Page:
I could go on and on about this movie but I know y'all have lives to live and all so I'll wrap it up. I don't think anyone needs me to reiterate the fact that I love Ghostbusters II as I'm sure I've made that fairly obvious by now. And as I also said earlier, this is a great film to finish off the year with, especially with the finale taking place in the final hours of New Year's Eve.
Oh, and as I don't think I said so earlier... Happy New Year folks!
But wait a minute, don't go yet. We've still got the first film of 2015 I watched to look at... Gremlins 2: The New Batch...
Before we begin, it's worth pointing out there's a nice bit of visual continuity between the end of Ghostbusters II and the beginning of this film... both involving helicopter shots that veer close to the Twin Towers. I hadn't anticipated this, it being a few years since I'd last seen Gremlins 2 but it was an encouraging sign that putting these two together was a good idea and it also made one flow seamlessly into the next...
As I've said several times before, I'd always preferred Gremlins 2 to the original in the past but if asked right now I'd call it a tie. As to which would come out on top during a given moment, it would probably depend what mood I'm in, them seeming somewhat different tonally. And this is very much by design apparently, with this follow up being intended as something of a satire/send-up of the first film (and sequels generally).... e.g. the merchandising it inspired is alluded to and "the rules" are somewhat picked apart and criticised by characters in the film.
Moving away from the small town at Christmas setting of the original, Gremlins 2 takes place mostly in the monolithic, ultra modern Clamp Enterprises skyscraper... a place which seems like one giant Randall Peltzer (that's Billy's dad, from the first film for anyone wondering) invention.... meaning everything is prone to malfunctioning. Billy Peltzer (Zach Galligan), the hero of the original (well, technically that was Gizmo but Billy played his part too) has moved to New York with fiancee Kate (Phoebe Cates) to work here. Sadly, Mr. Wing (Keye Luke, who had a very interesting and varied career) has died leading to his shop being demolished by Clamp Enterprises and Gizmo being shanghaied by scientists (Don and Dan Stanton, who were also in Terminator 2, funnily enough) and taken to the sinister research laboratory of Dr. Catheter (Christopher Lee!), which happens to reside within the Clamp building itself. Perhaps unsurprisingly, it isn't too long before Billy learns of his old pal's presence in his place of work and being the good friend he is, he rescues Gizmo from Catheter's clutches.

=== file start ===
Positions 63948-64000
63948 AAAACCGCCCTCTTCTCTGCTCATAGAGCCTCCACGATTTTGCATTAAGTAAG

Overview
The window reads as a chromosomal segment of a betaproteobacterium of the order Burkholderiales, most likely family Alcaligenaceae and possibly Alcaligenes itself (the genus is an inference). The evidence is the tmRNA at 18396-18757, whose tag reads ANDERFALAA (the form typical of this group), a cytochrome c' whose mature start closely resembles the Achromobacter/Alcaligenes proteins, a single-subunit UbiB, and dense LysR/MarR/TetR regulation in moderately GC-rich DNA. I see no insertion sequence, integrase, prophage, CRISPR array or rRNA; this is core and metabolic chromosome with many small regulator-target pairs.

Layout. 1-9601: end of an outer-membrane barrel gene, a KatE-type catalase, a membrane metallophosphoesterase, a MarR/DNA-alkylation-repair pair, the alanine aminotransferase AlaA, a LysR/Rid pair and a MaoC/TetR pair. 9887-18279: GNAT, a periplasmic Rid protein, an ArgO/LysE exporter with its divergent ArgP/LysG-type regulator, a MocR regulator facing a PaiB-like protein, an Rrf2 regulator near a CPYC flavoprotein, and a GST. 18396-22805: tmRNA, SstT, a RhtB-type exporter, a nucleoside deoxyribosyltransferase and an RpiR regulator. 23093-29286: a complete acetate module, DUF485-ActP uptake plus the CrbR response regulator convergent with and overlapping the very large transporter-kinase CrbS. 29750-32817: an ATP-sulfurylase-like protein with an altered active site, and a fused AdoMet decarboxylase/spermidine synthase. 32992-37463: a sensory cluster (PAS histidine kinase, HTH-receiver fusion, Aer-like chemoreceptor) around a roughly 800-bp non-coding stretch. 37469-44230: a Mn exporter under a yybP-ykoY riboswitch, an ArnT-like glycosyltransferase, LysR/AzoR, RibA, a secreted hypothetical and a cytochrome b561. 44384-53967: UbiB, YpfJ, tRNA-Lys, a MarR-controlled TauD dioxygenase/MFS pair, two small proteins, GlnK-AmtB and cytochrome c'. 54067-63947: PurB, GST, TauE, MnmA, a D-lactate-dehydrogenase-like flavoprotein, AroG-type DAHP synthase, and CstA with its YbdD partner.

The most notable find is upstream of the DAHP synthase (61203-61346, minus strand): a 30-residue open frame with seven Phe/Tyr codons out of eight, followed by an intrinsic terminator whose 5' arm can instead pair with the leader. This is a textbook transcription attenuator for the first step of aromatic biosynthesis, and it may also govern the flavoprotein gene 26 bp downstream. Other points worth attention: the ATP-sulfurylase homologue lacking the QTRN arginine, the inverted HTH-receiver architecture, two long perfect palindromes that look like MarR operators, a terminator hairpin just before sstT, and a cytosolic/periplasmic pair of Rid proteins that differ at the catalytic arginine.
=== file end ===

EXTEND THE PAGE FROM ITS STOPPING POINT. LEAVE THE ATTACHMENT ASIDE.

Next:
Of course it could never just be that simple though eh? Gizmo is stashed in Billy's filing cabinet while he runs off on a lunch date with his opportunistic boss (the wonderfully named Marla Bloodstone, played by Haviland Morris), who is very interested in him now that building owner Daniel Clamp (John Glover) has his eye on Billy after being impressed by his concept art. He asks Kate to pick Gizmo up before going on said luncheon (she sees him walking off with Marla too. Smooth Billy...) but that's where it all goes wrong. Not content to remain cooped up aside Billy's office supplies, Gizmo goes for a wander and then ends up getting soaked by some errant water from a tap being fixed by one of Clamp's employees. Needless to say, Gremlins spawn aplenty... and hilarity ensues...
There's lots more going on but we'll halt the synopsis there. This pretty much follows the same trajectory as the first film but, as I suggested earlier, it feels radically different, due to its tonal differences and change of setting. Also as we alluded to earlier, it's much more self aware.... at one point going so far as to completely rip through the fourth wall and disrupt the movie itself (due to those pesky Gremlins of course). Thankfully though, Hulk Hogan of all people comes to our rescue and gets the film restarted.
Following the success of the original Gremlins, Joe Dante was asked by Warner Brothers to make a sequel pretty much immediately. Seeing it as nothing but a cash in the director declined. Work continued nonetheless, with various ideas and other directors tried out. And needless to say, they eventually came back to Dante, managing to get him on board with the rare offer of complete creative control... and a much bigger budget. Dante described the results as "one of the more unconventional studio pictures, ever." While I'm not sure how much I agree with that statement I will say it is one of the more inspired sequels I've seen, thanks to its knowing self-referentially and numerous pop culture references. And as Dante signposts to us from the off, by way of the Chuck Jones directed Looney Tunes bookend segments, this is meant to be more of a live action cartoon than its predecessor was.
I'm nearly done rambling y'all but just a couple more caveats to mention. Rick Baker, does characteristically fine work with the creature effects, taking over from Chris Walas, who had gone on to pursue a career directing. The former was hesitant at first, feeling there wouldn't be enough latitude creatively to make it interesting but was persuaded eventually by the suggestion he could make the mogwai/Gremlins more diverse looking. And Jerry Goldsmith returns to provide the music (and for a cheeky cameo), with support from the likes of Faith No More(!) and Slayer(!). Their contributions are all too brief but very welcome.
There are also a couple more overlaps with Ghostbusters II I nearly forgot to mention, in the form of a dancing scene (this time Gizmo as opposed to a mood slime powered toaster) and both films have bespectacled red-headed ladies in them. And finally, Gremlins 2 has not one but two connections to Sixteen Candles, featuring both Haviland Morris (who plays one of said redheads) and Gedde Watanabe.
So overall, this was a highly enjoyable way to see in the new year (been and done all the being out at midnight for it folks and it's lost its novelty now). If you've never seen one of these sequels, or, God forbid, neither of them, but liked or loved the first films, I'd say what the heck are you waiting for? Seriously, you better sort it out before Rambo Gizmo comes to your house and blasts a blazing arrow into your butt... or Vigo comes to possess your body.
The mean looking fucker above (and the one below) haunted my dreams for a while after seeing Ghostbusters II back in '89, so trust me when I say you don't want him on your back! Or Gizmo either! There are few things more formidable than a pissed off mogwai with mad MacGyver-esque weapon making skills. So beware!
And again, Happy New Year y'all!